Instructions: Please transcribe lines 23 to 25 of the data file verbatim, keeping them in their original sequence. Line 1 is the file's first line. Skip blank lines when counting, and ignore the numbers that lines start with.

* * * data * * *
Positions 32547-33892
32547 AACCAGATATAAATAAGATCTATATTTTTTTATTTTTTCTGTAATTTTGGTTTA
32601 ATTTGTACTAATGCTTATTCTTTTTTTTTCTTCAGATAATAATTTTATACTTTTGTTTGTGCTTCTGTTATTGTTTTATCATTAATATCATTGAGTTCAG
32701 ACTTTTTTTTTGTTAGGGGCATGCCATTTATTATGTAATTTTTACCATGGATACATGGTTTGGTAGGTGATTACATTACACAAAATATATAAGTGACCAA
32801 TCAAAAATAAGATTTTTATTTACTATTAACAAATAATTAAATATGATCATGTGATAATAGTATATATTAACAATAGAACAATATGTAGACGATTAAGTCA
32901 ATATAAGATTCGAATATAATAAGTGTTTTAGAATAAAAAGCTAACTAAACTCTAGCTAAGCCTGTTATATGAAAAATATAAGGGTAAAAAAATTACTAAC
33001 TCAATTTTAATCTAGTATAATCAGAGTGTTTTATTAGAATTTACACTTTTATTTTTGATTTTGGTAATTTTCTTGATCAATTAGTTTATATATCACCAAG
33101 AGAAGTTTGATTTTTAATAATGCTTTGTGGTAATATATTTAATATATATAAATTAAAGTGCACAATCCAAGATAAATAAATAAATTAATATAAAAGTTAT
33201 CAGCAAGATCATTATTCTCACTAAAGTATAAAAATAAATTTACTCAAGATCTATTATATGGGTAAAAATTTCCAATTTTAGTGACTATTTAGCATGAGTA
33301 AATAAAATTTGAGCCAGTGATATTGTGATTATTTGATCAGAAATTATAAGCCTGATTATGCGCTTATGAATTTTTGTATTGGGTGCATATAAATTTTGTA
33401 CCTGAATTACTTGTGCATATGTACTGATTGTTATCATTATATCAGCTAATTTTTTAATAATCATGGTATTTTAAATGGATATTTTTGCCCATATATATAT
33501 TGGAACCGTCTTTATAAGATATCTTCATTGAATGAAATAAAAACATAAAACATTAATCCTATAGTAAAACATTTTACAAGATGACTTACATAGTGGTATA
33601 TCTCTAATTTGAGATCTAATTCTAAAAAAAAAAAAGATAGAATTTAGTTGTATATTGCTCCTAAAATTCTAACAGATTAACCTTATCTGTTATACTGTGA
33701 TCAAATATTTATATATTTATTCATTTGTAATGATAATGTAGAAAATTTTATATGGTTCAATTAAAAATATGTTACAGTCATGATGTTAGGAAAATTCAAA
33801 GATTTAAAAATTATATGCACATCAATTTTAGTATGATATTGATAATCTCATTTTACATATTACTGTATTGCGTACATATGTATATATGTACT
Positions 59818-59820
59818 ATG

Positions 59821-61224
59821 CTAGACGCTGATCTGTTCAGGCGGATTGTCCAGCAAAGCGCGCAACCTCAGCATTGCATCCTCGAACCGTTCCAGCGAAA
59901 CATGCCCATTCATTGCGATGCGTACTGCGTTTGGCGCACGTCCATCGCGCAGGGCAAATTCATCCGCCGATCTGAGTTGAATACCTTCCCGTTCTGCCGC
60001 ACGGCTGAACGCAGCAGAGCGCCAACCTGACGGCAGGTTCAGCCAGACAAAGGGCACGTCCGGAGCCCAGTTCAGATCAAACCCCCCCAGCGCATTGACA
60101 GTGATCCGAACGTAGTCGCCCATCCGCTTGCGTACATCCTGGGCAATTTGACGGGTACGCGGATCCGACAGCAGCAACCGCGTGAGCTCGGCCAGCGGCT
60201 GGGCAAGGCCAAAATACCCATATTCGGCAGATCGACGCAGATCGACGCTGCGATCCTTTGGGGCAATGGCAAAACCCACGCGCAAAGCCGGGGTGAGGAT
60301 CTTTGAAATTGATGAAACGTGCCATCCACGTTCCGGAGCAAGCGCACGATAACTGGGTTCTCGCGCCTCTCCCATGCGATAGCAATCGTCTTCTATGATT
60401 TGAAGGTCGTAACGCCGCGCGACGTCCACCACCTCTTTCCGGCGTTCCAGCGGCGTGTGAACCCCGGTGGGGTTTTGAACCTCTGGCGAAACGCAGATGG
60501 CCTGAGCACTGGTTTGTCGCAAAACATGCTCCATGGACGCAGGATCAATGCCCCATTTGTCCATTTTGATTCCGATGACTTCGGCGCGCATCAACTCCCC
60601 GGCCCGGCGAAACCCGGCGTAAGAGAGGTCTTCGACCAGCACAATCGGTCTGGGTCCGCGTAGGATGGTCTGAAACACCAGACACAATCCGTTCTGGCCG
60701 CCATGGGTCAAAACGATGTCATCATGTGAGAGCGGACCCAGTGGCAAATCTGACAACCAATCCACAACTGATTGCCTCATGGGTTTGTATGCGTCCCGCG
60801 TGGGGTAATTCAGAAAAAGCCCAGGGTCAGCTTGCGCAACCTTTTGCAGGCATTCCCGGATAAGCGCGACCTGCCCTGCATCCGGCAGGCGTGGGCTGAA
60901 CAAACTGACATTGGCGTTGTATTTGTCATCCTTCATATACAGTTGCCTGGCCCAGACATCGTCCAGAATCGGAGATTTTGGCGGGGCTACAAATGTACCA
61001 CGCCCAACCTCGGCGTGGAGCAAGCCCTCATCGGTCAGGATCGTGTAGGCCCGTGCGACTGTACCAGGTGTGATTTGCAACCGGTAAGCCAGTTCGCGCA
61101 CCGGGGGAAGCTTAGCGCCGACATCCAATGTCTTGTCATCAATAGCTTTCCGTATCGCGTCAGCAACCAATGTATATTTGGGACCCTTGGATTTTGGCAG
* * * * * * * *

60201 GGGCAAGGCCAAAATACCCATATTCGGCAGATCGACGCAGATCGACGCTGCGATCCTTTGGGGCAATGGCAAAACCCACGCGCAAAGCCGGGGTGAGGAT
60301 CTTTGAAATTGATGAAACGTGCCATCCACGTTCCGGAGCAAGCGCACGATAACTGGGTTCTCGCGCCTCTCCCATGCGATAGCAATCGTCTTCTATGATT
60401 TGAAGGTCGTAACGCCGCGCGACGTCCACCACCTCTTTCCGGCGTTCCAGCGGCGTGTGAACCCCGGTGGGGTTTTGAACCTCTGGCGAAACGCAGATGG